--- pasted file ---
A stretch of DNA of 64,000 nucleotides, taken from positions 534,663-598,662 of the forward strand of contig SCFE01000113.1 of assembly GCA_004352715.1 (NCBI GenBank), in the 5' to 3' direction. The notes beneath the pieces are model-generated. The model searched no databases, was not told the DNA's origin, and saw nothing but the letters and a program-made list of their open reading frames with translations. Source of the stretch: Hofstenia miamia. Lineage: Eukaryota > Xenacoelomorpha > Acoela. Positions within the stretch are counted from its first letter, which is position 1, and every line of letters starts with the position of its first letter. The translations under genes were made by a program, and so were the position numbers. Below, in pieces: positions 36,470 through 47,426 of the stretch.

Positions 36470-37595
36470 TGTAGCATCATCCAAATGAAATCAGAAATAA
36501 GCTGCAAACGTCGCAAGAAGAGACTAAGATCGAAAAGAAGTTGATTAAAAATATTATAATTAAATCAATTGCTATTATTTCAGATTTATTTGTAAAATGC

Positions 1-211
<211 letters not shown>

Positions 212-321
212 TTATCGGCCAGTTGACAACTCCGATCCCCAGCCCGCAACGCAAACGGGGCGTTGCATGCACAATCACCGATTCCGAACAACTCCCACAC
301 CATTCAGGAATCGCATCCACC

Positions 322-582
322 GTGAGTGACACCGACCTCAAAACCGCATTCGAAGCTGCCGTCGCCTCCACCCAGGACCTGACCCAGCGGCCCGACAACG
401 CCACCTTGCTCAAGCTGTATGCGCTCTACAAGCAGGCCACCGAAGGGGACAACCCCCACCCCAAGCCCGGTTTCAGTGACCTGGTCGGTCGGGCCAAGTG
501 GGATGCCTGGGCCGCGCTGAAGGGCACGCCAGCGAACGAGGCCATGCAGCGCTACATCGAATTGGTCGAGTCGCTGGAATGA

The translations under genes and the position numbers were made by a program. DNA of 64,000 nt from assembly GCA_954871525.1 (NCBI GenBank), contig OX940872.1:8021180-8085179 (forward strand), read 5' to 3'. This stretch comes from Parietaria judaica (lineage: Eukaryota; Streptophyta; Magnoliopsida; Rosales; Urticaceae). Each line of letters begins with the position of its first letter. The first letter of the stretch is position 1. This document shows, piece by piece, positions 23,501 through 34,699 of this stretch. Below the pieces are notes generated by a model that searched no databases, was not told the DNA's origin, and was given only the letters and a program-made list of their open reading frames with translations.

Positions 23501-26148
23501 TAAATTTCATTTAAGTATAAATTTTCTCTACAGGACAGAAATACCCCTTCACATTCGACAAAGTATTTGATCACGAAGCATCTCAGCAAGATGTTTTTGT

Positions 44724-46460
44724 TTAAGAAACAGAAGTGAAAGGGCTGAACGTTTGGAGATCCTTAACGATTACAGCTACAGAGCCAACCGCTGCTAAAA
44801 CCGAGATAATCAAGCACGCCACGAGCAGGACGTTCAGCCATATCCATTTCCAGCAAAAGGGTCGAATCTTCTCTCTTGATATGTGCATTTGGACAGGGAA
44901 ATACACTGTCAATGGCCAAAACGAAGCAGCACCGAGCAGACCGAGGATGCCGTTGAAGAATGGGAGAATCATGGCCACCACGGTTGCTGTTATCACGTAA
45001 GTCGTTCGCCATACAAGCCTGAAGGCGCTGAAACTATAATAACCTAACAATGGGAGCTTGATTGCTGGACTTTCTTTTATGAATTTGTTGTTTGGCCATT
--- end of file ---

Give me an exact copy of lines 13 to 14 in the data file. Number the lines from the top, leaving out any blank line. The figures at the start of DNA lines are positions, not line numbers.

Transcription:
501 GGATGCCTGGGCCGCGCTGAAGGGCACGCCAGCGAACGAGGCCATGCAGCGCTACATCGAATTGGTCGAGTCGCTGGAATGA

The translations under genes and the position numbers were made by a program. DNA of 64,000 nt from assembly GCA_954871525.1 (NCBI GenBank), contig OX940872.1:8021180-8085179 (forward strand), read 5' to 3'. This stretch comes from Parietaria judaica (lineage: Eukaryota; Streptophyta; Magnoliopsida; Rosales; Urticaceae). Each line of letters begins with the position of its first letter. The first letter of the stretch is position 1. This document shows, piece by piece, positions 23,501 through 34,699 of this stretch. Below the pieces are notes generated by a model that searched no databases, was not told the DNA's origin, and was given only the letters and a program-made list of their open reading frames with translations.